In his book, The Total Money Makeover, Dave Ramsey shares valuable financial lessons through a charming children’s story about the three little pigs. Just like the pig who built his house with a strong foundation, only those who had solid financial principles in place were able to weather the storm of the 2008 financial crisis. Ramsey himself not only survived but thrived during that time, thanks to the wisdom he had gained from his own past financial mistakes. In this article, we’ll provide a summary of The Total Money Makeover and highlight some of the biggest financial mistakes discussed in the book.
Biggest Financial Mistakes
Keeping Student Loans Because of Low Interest Rates
One of the common financial mistakes discussed in the book is holding on to student loans simply because they have low interest rates.
Ramsey emphasizes the folly of leasing cars, arguing that it is not a wise financial decision.
Using Credit Cards as Status Symbols
Another mistake highlighted in The Total Money Makeover is viewing credit cards as a status symbol. Ramsey advises against this mindset.
Paying Interest Instead of Earning Interest
Ramsey points out the importance of investing and earning interest instead of constantly paying interest on debts.
Using Credit Cards Instead of Cash
One of the major mistakes people make is buying things on credit cards instead of using cash, which can lead to a cycle of debt.
Living Above Your Means
Not accurately assessing your earning capacity and living above your means is another financial mistake discussed in the book.
When income increases, Ramsey advises against splurging on a bigger house or new cars. Instead, he suggests saving more.
Denying Financial Addictions
Ignoring the impact of addictions, such as gambling, on one’s budget is a mistake that can have serious consequences.
Proactive Steps to Avoid Debt
To avoid falling into debt, Ramsey offers some proactive steps:
Ramsey emphasizes the importance of long-term thinking, cautioning against using debt for short-term investments.
Avoid Lifestyle Creep
He advises against increasing spending as income rises and instead recommends keeping expenses low and saving more.
Throughout the book, Ramsey debunks several financial myths:
Myth 1: Debt is a Tool for Prosperity
Ramsey challenges the notion that debt is a tool for creating prosperity, highlighting the risks and negative impact it can have.
Myth 2: Gambling Will Make You Rich
According to Ramsey, playing the lottery and gambling are not reliable paths to wealth.
Myth 3: Loaning Money Helps Others
Ramsey argues that loaning money to friends or relatives can strain relationships and often leads to negative outcomes.
Myth 4: Cosigning a Loan is Helpful
He advises against cosigning loans, as it can lead to financial complications and strained relationships.
Myth 5: Car Payments are Inevitable
Ramsey emphasizes the importance of avoiding car payments and opting for reliable used vehicles instead.
Myth 6: Leasing Cars is Sophisticated
Contrary to popular belief, Ramsey asserts that leasing cars is not a financially wise decision.
Myth 7: 0% Interest Car Financing is a Good Deal
He challenges the notion that 0% interest car financing is beneficial, highlighting the significant depreciation of new cars.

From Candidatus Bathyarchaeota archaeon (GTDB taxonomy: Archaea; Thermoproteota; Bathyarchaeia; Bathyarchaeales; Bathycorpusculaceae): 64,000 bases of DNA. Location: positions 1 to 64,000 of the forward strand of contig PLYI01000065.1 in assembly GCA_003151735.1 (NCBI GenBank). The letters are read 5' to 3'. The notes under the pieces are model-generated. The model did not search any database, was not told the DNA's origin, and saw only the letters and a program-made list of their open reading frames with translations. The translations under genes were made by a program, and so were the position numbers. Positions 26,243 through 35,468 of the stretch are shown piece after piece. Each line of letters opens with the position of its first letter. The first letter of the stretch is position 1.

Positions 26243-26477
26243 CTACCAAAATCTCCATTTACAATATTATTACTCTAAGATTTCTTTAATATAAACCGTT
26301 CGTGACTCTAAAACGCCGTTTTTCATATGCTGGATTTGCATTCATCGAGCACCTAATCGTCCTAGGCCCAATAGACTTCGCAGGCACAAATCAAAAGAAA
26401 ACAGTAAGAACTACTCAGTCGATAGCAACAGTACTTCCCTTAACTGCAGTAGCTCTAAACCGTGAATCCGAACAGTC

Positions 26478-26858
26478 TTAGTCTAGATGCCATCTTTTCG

Myth 8: Debt Consolidation Saves Money
Ramsey cautions against debt consolidation loans, stating that they only treat the symptom rather than addressing the root cause of debt.
Myth 9: Borrowing Against Home Equity is Wise
He advises against leveraging home equity for investment purposes, debunking the notion that it is a profitable strategy.
Myth 10: Home Equity Loans are Emergency Funds
Ramsey argues that home equity loans should not be considered as emergency funds, as emergencies are precisely when debt is not desirable.
The 7 Baby Steps
Ramsey outlines a step-by-step plan for achieving financial freedom, known as the 7 Baby Steps:
Baby Step 1: Save $1,000 for Emergencies
Building an initial emergency fund of $1,000 is crucial for facing unexpected expenses.
Baby Step 2: Pay Off Debt Using the Debt Snowball Method
Prioritize paying off debts starting from the smallest balance to gain momentum and motivation.
Baby Step 3: Establish a Fully-Funded Emergency Fund
Build an emergency fund equivalent to three to six months of expenses, covering any unexpected financial setbacks.
Baby Step 4: Invest 15% of Income for Retirement
Allocate 15% of before-tax income towards retirement investments, avoiding over-investing at the expense of other financial objectives.
Baby Step 5: Set Up an Educational Savings Account
Consider using an Educational Savings Account (ESA) to save for higher education expenses, ensuring tax-free growth.
Baby Step 6: Pay Off the Mortgage
Accelerate mortgage payments to become debt-free and increase personal wealth.
Baby Step 7: Build Wealth and Give
Focus on accumulating wealth and fulfilling charitable desires, using your financial freedom to make a positive impact.
In The Total Money Makeover, Dave Ramsey provides practical advice and strategies for achieving financial success. By avoiding common financial mistakes, debunking myths, and following the 7 Baby Steps, individuals can take control of their finances and work towards a secure future. Remember to consult a financial advisor before making any investment decisions and refer to The Total Money Makeover for more detailed guidance.
Disclaimer: The information presented in this article is a summary of the book. It is not meant to be financial advice, and readers should consult with a financial professional for personalized guidance.